So, I went into motherhood with my eyes open, knowing the job at hand, and committed to not losing my SELF in it. Yes, there would be sacrifice. Yes, there would be choices to commit to the family and not to the career, but I wanted to make sure that I didn't get lost in the thick of it, that my hopes and dreams were still in there somewhere. What I didn't know, or didn't realize, however, was that the world is really not built to have you come in and out of work. It's not built to nurture the family for all of our talk about family values. What I was naïve and blind to was the power of the bottom line and the corporate, capitalist culture of our country. Nor did I fully understand how, though the work that I am doing as a mother is valued, it is not valued as a "work" skill.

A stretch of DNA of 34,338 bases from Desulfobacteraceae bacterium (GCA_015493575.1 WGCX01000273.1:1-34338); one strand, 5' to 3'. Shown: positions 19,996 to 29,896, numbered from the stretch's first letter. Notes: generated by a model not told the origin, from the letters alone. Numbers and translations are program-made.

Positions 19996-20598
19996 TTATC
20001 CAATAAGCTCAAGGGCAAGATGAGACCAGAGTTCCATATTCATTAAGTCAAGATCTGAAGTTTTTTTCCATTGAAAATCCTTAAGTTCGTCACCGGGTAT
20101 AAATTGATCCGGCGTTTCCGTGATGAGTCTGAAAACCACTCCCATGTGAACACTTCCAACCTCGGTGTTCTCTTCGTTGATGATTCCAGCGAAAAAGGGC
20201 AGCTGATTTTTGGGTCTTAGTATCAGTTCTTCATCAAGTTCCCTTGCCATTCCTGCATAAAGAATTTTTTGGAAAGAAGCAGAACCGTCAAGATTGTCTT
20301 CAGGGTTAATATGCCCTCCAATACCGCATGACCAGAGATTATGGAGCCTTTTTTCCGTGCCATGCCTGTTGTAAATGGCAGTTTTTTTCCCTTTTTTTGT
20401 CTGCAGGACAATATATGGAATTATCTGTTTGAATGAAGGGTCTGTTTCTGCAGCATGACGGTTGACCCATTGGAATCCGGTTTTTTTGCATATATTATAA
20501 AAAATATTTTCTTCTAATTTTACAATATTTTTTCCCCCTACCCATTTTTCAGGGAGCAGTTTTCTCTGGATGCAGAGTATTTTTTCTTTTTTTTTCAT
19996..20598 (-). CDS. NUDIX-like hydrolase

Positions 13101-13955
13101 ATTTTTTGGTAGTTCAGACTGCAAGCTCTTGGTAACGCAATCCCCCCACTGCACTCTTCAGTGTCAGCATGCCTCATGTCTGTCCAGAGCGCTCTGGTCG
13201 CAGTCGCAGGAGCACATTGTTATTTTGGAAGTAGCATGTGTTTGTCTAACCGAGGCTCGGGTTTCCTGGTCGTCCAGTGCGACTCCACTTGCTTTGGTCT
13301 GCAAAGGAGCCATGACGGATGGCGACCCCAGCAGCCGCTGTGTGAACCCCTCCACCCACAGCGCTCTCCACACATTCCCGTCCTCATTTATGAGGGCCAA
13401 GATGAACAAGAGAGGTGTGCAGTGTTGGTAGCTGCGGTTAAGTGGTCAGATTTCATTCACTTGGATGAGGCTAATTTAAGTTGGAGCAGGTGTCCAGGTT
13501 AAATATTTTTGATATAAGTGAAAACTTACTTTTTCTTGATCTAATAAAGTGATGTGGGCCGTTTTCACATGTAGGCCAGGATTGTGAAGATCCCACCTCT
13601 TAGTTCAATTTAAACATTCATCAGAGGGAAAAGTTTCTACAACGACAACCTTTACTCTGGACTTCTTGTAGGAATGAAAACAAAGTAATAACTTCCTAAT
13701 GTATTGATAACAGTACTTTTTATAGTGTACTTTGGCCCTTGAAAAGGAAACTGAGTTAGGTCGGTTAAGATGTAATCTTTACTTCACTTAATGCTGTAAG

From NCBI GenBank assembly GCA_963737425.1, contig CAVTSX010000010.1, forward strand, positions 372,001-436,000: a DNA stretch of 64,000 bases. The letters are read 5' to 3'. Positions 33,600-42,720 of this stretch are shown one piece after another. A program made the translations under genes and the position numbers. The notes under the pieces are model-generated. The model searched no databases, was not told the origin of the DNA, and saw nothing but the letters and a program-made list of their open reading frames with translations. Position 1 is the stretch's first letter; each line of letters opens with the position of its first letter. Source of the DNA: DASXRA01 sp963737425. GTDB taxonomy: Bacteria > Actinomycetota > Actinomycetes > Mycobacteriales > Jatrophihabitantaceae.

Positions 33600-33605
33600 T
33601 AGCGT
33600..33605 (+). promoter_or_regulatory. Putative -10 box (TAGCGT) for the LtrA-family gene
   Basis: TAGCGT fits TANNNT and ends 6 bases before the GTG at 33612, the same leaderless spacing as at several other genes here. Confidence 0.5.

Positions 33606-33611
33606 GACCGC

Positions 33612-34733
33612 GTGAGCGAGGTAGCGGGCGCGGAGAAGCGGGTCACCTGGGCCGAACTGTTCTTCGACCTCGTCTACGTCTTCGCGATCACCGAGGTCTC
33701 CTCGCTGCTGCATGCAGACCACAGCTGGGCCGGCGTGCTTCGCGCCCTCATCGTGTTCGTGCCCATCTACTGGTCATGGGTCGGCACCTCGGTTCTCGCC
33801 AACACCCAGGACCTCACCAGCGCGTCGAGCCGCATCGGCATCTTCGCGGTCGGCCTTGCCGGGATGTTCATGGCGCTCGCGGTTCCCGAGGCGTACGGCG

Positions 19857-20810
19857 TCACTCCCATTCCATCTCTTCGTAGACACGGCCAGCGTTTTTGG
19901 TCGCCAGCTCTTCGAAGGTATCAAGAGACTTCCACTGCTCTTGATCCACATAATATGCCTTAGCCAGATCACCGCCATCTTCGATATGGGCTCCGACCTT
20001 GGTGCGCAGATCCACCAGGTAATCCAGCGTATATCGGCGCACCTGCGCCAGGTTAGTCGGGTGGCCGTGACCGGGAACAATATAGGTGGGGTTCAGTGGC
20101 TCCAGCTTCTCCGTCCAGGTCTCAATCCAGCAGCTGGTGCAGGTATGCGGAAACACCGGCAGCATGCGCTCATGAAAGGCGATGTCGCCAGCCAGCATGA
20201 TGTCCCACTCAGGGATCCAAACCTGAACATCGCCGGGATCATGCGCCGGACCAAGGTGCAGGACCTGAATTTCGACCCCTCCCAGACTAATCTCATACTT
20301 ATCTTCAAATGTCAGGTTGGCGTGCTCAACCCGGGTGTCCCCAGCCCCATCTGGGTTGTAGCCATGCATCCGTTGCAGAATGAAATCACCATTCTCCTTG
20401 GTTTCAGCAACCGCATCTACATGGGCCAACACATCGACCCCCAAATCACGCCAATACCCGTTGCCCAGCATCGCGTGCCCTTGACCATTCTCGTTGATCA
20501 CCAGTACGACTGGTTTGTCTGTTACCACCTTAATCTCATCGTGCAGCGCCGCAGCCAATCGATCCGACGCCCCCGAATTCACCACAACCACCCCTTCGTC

When I was in my 20's I was willing to do lots of different types of jobs. I knew that I did not possess the skills needed for higher end jobs and would have to prove myself there. By my 30's there were definitely jobs I did not want anymore, that I knew I'd become better skilled and would never be happy doing those jobs. But by then I had children and the focus was moved to these tiny little lives in my care and the family surrounding it, that I really no longer cared about the job, it was secondary. This doesn't mean that I did not commit to the work that I did over the years, or that I was unreliable or a bad employee, it just meant that I didn't want to bring the job home with me too much and I wanted it to work for me and my family, not my family working around it. So, I stopped any kind of ambition for moving up in any kind of job because I just wanted it to hold steady... maintain.